by Michael R. Cohen, R.Ph., M.S.
Last week we learned about an unresponsive patient whose family brought him to a hospital emergency room. The patient had earlier been given a prescription for a pain patch called fentanyl. The doctors immediately identified multiple narcotic pain patches placed all over his body. The patient was given a reversal agent called Narcan and regained consciousness.
When the ER team asked about the patches the patient said he followed the label instructions exactly. The label said “apply one patch every 72 hours.” But there was no instruction on the label to remove the older patch when each new patch was applied. The instruction to apply a new patch every 72 hours is correct because the rate of release from the patch starts to fall off over that time period. However, there is still a significant amount of drug left on the old patch that can continue to be absorbed. So the amount of drug the patient was actually absorbing overall began to multiply with each new patch until he eventually overdosed. Apparently neither the doctor who prescribed the drug nor the pharmacist who dispensed it gave that instruction.
In my blog entries I’ve written about many other problems associated with the use of pain patches, including prescribing errors and situations where kids mistake them as Band-Aids. We also shared the story of a 2-year-old boy who was found unconscious 2 days after visiting a relative in a nursing home. He later died, and a patch containing fentanyl was found in his throat. These tragic events highlight the need for increased public awareness about the safe use and disposal of this unique form of medicine.
Narcotic patches provide needed relief from chronic cancer pain and certain other conditions. Because the drug is released over a long period, they also offer patient convenience since they alleviate the need for multiple oral narcotic doses throughout the day. It’s unforgiveable, though, for any narcotic pain patch to be dispensed without the doctor, office nurse and pharmacist each taking the time to assure that instructions for proper use have been well understood by the patient or his caregiver. By now my medical colleagues are well aware of these issues and they have computer systems to stop dangerous fentanyl patch prescriptions and remind staff about the need to educate. Still, that clearly isn’t happening!
The FDA has tried to address these issues. It recently established an exceedingly weak “risk evaluation and management strategy” (REMS) to address problems with long acting narcotics in general, including fentanyl patches. It calls for voluntary rather than mandatory efforts, and it is geared only toward doctors – not nurses and pharmacists who also have the opportunity to instruct patients. It is also based on educational materials developed by companies that are funded by drug manufacturers. A recent editorial in the Journal of the American Medical Association noted that “the propriety of having the pharmaceutical industry develop unbiased education for prescribers and patients is debatable.” At the least, there is nothing that would require attestation by the practitioner that they have the requisite knowledge to use these medications and promise to educate patients about safe use of the drug. Frankly, the effort, part of a multi-agency Federal effort to address the growing problem of prescription drug abuse and misuse, seemed like fluff to me, and I see little benefit coming out of this recently announced program. Errors made by patients will continue at the same pace.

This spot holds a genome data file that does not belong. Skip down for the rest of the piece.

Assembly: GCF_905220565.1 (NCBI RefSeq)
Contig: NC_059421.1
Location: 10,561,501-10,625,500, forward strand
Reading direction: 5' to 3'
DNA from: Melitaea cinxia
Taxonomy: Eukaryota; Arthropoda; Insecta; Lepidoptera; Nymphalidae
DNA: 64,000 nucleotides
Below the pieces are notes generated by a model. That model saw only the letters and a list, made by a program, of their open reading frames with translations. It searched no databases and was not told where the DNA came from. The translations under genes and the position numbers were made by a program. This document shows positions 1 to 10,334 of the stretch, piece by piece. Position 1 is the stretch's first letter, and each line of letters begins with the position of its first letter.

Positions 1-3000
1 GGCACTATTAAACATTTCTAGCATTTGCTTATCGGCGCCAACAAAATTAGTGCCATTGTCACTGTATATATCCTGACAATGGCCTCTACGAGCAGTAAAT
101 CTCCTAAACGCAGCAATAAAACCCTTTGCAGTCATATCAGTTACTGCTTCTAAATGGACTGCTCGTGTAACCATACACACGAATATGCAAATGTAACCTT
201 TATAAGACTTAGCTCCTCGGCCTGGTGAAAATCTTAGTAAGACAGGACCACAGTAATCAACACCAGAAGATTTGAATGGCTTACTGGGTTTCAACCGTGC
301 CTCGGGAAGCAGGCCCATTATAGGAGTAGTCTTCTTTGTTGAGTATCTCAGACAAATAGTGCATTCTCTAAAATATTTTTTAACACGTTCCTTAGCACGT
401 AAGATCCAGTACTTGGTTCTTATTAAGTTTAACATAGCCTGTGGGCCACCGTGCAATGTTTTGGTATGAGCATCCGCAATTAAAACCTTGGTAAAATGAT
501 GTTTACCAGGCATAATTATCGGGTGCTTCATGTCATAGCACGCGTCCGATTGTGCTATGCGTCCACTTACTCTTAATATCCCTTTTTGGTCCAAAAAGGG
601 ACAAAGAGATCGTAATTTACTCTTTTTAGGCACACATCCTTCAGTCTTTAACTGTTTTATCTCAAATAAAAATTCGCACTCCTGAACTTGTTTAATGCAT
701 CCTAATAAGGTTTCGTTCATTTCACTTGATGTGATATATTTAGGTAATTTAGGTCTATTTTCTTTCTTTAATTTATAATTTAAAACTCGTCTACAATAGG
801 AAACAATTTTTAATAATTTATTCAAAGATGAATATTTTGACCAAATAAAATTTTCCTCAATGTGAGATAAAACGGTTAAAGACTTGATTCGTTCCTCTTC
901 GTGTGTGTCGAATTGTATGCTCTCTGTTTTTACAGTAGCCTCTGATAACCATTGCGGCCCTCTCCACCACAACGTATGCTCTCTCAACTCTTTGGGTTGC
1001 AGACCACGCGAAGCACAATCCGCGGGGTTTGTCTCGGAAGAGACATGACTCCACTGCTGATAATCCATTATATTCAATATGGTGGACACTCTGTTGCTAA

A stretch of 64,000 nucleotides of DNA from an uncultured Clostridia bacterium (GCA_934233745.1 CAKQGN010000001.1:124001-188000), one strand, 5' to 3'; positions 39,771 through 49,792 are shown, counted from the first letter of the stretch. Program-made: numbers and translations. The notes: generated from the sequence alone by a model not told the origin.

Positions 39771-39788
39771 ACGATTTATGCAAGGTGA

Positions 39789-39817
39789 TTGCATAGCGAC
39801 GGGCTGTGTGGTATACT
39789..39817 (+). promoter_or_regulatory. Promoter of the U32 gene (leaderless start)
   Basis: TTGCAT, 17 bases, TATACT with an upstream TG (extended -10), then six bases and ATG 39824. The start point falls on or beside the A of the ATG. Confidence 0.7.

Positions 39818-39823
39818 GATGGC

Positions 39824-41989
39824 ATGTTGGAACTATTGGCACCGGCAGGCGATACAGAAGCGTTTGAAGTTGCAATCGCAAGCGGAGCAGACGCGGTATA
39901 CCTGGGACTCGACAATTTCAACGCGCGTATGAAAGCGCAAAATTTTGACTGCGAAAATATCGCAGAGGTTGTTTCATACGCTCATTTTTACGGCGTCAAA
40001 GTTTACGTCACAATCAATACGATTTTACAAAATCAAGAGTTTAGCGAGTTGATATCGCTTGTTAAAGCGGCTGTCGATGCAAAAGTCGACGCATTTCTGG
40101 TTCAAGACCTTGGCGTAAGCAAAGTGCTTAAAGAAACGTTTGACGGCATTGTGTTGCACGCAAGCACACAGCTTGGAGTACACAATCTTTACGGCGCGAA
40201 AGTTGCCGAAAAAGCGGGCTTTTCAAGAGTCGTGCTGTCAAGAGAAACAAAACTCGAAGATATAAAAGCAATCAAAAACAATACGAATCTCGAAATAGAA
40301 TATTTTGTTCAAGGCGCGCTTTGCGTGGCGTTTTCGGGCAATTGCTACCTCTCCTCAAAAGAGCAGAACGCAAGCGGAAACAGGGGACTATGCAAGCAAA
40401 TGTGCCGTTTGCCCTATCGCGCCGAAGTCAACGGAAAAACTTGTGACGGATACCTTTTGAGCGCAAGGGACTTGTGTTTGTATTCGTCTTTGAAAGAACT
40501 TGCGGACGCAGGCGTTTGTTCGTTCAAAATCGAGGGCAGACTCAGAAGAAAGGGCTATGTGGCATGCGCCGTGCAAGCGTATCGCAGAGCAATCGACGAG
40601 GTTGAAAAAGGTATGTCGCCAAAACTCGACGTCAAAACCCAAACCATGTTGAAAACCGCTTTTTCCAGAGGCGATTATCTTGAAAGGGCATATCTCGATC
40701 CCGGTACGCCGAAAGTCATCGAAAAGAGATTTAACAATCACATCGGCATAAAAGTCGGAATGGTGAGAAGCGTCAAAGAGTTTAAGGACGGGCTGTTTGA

We’ve done some research in this area and have developed a patient education checklist that we feel should be mandated for use at pharmacists, nurses and doctors who are responsible for dispensing this drug. We’ve interacted with the FDA, the National Association of Boards of Pharmacy and the Agency for Healthcare Research and Quality to advocate for use of this tool by health professionals. You can access the tool here. If you or a relative use this drug it’s a good idea to review the information provided.
For those who use narcotic pain patches, remember that accidentally applying two or more patches at the same time could cause you to receive an overdose of medicine. Use a calendar or the tools provided in the patch medicine package to remind you of the location of the patch, the date and time you applied it, and when to change it. If you notice that you have accidentally applied two patches, contact your pharmacist, local poison control center, or other healthcare provider immediately.
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